This report analyzes the likely impacts of passage of the New Jersey bill currently being considered by the Assembly and Senate, known as A1943/S2683 (the “Bill”).
The Bill would expand the offering of direct-to-consumer (“DTC”) shipping permits to wineries that produce more than 250,000 gallons of wine per year. New Jersey has allowed DTC shipping by wineries for the last nine years, but it has limited permits for those shipments to only wineries that produce less than 250,000 gallons of wine per year. Removing that restriction will benefit New Jersey by providing a significant, annual, new revenue stream to the state –$3.0 to $4.4 million after two years, and up to $6.0 million in four years–in the form of taxes and fees paid by DTC shippers who were previously excluded. Excluding larger wineries from the original DTC law has most likely already cost New Jersey near $30 million in lost revenue because the excluded wineries comprise a large portion of DTC wine shipping volume nationally. Taxes and fees from this segment were previously lost, and not shifted elsewhere, either because shipments ultimately bound for New Jersey consumption were sent to neighboring states (who collected the taxes and fees) or were simply lost sales.
Local New Jersey liquor stores should not be adversely impacted in any meaningful way by the Bill because, as is the case with the DTC shipping law that has been in effect for nine years, the market segment served by DTC wineries has marginal overlap with liquor store sales. Even in states allowing DTC shipping from wineries of all sizes, DTC sales constitute only two percent of off-premise wine sales by volume. Wine sales make up about thirty percent of total alcohol sales from New Jersey liquor stores, and the wine segment largely served by DTC shippers (domestic wines over $15 a bottle) are a minority component of these sales, as quantified further in this report. Non-DTC wine sales have grown at a steady rate nationally even as DTC shipping has become commonplace. Liquor stores have developed their own e-commerce and delivery capacities and have seen huge growth in these areas, particularly in the COVID environment during the last year, establishing themselves as a capable presence within the online market that DTC wineries pioneered. Expanded DTC wine shipping will continue to familiarize new consumers with the online purchase and delivery of alcohol, benefiting all participants, including local retailers. DTC wineries will also continue to develop consumers’ interest in quality wines, which will benefit liquor stores online and in brick-and-mortar retail, since alcohol consumers, and their preferences, tend to utilize multiple platforms and sales channels.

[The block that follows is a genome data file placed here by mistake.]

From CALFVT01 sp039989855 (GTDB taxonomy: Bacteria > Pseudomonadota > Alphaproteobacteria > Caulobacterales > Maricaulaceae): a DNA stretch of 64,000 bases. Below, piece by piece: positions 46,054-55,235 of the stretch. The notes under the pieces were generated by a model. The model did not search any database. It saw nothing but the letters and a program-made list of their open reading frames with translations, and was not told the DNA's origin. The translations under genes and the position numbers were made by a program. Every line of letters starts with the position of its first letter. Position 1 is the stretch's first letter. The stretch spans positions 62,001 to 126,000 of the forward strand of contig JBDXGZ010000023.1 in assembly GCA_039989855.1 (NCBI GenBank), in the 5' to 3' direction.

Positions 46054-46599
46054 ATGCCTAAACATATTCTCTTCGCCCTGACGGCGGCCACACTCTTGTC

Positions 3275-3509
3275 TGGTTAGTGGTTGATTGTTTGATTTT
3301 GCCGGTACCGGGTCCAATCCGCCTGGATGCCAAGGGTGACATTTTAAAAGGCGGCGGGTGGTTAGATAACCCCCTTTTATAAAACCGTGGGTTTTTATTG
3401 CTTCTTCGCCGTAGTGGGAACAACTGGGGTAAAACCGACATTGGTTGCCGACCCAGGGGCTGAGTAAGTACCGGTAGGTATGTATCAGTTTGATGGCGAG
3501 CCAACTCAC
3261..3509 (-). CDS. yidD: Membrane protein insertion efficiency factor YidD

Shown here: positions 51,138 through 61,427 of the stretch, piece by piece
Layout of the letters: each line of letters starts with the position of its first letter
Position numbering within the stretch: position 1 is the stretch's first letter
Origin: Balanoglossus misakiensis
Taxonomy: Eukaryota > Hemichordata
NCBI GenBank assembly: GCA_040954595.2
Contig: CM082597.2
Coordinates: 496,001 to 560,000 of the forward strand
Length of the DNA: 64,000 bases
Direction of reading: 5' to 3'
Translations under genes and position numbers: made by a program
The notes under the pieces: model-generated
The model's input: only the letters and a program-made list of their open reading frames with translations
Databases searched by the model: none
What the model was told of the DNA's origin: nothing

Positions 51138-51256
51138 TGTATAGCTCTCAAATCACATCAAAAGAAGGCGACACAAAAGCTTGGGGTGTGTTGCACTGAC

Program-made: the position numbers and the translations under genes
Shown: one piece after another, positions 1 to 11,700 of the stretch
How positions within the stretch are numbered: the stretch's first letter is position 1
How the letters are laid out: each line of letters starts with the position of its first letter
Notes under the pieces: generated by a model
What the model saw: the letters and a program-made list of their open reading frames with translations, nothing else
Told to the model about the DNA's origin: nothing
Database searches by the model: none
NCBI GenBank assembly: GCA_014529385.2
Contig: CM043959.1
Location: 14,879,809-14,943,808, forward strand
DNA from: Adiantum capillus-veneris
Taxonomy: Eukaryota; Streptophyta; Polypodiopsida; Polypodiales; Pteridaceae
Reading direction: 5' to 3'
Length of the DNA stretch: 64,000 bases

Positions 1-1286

New Jersey consumers will also benefit by finally being able to purchase DTC from all wineries that offer the service, in line with the offerings of neighboring states and nationally. This will both significantly expand the DTC channel in New Jersey and increase availability in the channel of more affordable offerings. The net result will be more DTC choices to New Jersey consumers at a lower average cost-per-bottle than is available to them today in the DTC channel. Expanding the DTC shipping channel will also provide consumers with more options for home delivery during the COVID pandemic and strengthen this important outlet for safe, at-home transactions if and when conditions require it in New Jersey in the future.
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